The Timbuktu manuscripts: a model for preservation in Africa

GARABA, Francis (2015) The Timbuktu manuscripts: a model for preservation in Africa. Paper presented at: IFLA WLIC 2015 - Cape Town, South Africa in Session 206 - Rare Books and Special Collections.

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Language: English (Original)
Available under licence Creative Commons Attribution.


The Timbuktu manuscripts: a model for preservation in Africa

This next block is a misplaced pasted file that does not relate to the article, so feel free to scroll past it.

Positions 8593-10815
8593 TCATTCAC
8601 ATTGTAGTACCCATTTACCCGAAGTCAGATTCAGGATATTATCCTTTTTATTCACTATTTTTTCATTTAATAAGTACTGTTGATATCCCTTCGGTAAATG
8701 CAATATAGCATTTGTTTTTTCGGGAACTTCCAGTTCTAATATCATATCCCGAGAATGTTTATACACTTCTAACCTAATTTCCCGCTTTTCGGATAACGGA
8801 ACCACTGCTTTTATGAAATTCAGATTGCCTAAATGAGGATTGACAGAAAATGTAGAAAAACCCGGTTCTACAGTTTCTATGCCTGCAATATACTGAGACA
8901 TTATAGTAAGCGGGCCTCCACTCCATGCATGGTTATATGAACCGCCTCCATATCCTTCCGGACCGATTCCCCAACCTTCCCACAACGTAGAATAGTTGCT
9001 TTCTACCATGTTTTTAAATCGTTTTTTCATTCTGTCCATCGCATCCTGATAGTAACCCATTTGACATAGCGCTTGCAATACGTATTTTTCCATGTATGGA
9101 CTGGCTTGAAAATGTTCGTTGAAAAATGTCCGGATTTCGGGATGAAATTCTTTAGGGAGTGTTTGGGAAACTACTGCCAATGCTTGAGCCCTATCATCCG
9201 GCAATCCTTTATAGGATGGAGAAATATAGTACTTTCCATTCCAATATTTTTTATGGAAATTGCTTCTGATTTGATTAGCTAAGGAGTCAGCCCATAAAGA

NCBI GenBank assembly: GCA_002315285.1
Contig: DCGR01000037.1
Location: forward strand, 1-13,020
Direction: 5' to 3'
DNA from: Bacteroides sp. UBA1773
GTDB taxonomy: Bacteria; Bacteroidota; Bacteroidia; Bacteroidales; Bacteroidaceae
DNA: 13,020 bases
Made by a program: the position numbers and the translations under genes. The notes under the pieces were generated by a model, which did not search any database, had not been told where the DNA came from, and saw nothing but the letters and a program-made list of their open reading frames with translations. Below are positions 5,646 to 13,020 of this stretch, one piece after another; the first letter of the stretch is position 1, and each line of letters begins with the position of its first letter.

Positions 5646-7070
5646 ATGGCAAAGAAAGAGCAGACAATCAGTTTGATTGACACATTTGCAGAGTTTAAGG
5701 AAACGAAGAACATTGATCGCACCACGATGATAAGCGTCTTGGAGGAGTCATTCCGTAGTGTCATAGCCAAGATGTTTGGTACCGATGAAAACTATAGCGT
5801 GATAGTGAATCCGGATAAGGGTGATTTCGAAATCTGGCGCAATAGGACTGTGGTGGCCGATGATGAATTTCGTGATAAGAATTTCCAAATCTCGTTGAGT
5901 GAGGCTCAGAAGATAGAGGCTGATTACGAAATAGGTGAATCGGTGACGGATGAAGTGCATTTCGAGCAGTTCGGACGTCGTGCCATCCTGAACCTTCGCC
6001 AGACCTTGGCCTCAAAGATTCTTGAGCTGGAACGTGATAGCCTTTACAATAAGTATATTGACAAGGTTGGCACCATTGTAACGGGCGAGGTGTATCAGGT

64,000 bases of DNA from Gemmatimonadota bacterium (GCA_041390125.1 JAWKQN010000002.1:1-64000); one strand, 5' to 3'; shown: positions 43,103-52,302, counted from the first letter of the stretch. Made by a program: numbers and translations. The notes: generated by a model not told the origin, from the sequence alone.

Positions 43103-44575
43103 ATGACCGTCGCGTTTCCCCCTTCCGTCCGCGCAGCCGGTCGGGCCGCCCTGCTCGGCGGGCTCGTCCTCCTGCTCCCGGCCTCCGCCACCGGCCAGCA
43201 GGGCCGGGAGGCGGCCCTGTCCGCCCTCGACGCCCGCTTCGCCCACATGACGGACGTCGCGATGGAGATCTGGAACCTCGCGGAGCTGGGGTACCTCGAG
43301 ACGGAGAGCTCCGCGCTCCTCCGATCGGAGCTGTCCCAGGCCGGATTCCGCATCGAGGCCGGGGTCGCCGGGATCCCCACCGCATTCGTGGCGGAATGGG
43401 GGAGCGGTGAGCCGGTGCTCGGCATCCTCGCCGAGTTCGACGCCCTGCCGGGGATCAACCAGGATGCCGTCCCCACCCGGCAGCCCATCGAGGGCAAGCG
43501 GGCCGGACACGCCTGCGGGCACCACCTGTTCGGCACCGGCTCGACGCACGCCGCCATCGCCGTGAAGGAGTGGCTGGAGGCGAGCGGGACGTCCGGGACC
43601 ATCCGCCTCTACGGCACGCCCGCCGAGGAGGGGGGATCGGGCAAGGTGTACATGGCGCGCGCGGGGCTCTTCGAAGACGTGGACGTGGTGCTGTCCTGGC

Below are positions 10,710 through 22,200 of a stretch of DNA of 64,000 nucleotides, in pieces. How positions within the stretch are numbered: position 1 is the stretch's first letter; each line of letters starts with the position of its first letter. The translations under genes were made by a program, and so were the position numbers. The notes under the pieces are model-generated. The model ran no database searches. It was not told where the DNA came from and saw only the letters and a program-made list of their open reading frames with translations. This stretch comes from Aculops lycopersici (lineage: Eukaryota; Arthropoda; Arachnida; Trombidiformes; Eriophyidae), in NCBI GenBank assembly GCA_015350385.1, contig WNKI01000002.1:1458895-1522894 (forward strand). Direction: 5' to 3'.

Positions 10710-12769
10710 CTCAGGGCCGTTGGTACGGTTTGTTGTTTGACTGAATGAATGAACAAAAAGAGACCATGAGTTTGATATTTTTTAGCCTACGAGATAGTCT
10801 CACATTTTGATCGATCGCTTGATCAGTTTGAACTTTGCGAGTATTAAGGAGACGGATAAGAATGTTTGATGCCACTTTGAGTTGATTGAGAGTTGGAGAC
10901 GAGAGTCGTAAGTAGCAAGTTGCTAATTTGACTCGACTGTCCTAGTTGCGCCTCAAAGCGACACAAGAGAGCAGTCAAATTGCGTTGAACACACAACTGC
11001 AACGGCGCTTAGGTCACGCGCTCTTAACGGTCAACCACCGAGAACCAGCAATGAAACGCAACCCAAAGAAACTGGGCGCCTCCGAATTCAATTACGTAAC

Timbuktu’s literary patrimony has survived the ravages of mankind and environmental threats since time immemorial and this coupled by the fact that the manuscripts are a veritable treasure trove of knowledge explains why the interest has been phenomenal on the global stage. This “tin-trunk literacy” once in official depositories is now finding its way into the basements of individual households where it had previously been housed for centuries. The cycle of archiving and re-archiving at private or personal level as evidenced in Mali points to the need to depoliticise the archive. The fact that the Timbuktu manuscripts have survived for centuries in those household basements, in storerooms and garages for example, is a strong African archival tradition that deserves special commendation considering that modern archives are mainly Western in conception. The lesson for Africa is that natural ventilation remains the best solution to preserve our collections and in the construction of future archival buildings this needs to be observed to avoid artificial methods of preservation which are unsustainable. International collaboration efforts whilst welcome, should take cognisance of this strong archival tradition when planning rescue efforts with regards to infrastructure. Another fundamental lesson is that Africans should be able to take control of the digitization of their own intellectual heritage to counter cultural pillaging. On the other hand, the efforts made by the South African Government to preserve this Timbuktu heritage are applaudable but the deplorable state of its archives at private, state and provincial levels raises eyebrows as it appears this was political expediency with the so-called African Renaissance concept.

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